Credit reports give you a chance to look over your credit history, so you can check for errors or signs of identity theft. Before making any major purchase, you should review your credit report so you'll be aware of any potential problems in advance. You should also realize that any negative information that shows up accurately on your credit report isn't going away quickly.
So just how long does that negative information stay on your credit report? That depends on the type of information. Missed or late payment information can stay on your report for around seven years. While one or two of these entries may not be too devastating, if you have racked up a large number of past due payments on your accounts then you can expect your credit rating to go down considerably.
Check your credit report for negative information
Judgments against you will also stay on your report for approximately seven years. These judgments occur when a creditor has to turn your debt over to a collection agency, then that agency pursues legal action against you in order to obtain payment. If you have ever had your wages garnished because of a debt, that's an example of this type of judgment.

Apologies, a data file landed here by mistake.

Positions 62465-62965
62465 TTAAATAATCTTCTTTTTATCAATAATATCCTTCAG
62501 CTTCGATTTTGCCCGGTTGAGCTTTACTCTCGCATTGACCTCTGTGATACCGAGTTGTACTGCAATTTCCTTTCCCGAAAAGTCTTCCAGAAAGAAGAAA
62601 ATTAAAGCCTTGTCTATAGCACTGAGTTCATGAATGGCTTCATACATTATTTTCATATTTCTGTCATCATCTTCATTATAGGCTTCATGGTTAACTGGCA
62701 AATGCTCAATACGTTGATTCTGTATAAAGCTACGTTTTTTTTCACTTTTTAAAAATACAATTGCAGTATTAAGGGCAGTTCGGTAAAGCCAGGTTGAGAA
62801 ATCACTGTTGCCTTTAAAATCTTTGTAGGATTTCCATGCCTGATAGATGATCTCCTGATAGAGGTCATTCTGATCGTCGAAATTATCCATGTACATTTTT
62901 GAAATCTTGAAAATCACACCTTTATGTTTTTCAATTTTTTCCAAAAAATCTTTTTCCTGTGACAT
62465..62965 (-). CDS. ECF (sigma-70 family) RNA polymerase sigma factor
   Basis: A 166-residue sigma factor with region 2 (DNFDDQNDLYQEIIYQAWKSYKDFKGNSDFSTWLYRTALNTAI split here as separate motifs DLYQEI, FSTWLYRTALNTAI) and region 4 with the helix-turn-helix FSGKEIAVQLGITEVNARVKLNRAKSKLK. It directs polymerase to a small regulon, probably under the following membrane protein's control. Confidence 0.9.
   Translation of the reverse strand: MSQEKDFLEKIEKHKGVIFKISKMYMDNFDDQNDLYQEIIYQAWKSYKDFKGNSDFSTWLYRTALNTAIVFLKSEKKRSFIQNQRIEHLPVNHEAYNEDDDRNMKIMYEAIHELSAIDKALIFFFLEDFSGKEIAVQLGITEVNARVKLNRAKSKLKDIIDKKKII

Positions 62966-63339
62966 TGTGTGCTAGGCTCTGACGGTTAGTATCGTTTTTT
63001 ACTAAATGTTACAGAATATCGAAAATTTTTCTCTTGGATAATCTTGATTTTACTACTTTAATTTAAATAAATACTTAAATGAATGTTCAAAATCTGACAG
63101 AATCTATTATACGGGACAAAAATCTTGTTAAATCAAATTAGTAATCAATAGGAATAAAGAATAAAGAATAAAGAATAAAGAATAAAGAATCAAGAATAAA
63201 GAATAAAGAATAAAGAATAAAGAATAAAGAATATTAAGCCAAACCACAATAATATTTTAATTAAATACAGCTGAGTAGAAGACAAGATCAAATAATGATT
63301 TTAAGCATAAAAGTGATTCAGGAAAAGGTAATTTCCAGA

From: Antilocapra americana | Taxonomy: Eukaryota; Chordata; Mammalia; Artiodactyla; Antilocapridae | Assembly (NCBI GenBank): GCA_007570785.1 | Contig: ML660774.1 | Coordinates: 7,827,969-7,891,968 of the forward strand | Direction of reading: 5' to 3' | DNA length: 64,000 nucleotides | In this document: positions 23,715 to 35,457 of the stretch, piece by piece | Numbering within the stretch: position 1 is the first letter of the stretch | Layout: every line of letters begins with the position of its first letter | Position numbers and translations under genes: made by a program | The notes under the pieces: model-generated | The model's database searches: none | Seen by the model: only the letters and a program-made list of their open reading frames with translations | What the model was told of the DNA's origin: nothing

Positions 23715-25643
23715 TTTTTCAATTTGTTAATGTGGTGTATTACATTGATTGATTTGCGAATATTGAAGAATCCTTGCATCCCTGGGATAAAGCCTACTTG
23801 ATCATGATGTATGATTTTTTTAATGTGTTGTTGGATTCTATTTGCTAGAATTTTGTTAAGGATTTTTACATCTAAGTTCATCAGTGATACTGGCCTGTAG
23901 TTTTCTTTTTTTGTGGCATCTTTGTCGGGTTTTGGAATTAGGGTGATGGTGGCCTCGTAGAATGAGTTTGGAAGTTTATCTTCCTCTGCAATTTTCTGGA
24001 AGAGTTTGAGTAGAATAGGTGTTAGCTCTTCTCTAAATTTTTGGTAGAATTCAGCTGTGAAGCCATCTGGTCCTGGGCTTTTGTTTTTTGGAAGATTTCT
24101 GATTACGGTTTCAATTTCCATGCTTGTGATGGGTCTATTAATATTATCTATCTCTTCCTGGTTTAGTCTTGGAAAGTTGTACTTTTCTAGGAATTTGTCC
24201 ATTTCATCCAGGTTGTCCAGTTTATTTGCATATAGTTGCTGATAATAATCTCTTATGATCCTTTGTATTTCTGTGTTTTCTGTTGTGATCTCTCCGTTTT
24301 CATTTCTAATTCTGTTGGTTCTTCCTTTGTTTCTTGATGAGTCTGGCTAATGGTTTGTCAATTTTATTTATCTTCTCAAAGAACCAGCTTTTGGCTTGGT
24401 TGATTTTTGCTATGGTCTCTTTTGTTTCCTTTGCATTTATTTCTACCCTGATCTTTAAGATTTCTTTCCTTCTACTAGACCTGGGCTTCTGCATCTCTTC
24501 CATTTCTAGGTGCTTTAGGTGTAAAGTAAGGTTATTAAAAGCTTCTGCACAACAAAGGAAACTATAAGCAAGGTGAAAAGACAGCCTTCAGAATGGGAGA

Bankruptcies are different. Regardless of which type of bankruptcy you filed, it will remain on your credit report for ten years after the discharge date. However, a bankruptcy will not automatically ruin your chances of getting a loan or a credit card. In fact, many people who file bankruptcy end up back in the same boat because they are offered so much credit after their case is completed.
Tax liens, legal claims attached to property for non-payment of taxes, also appear on your credit report. If the tax lien has been paid, it will be removed from your report in seven years. If unpaid, it will remain for up to fifteen years.
Other information on your credit history also vanishes from your report after so long. For example, accounts you have paid off and closed will stay on your report for approximately ten years while hard credit inquiries will vanish in only two years. Thankfully, most positive information will stay on your report forever. You'll want to remember these facts as you review your credit report.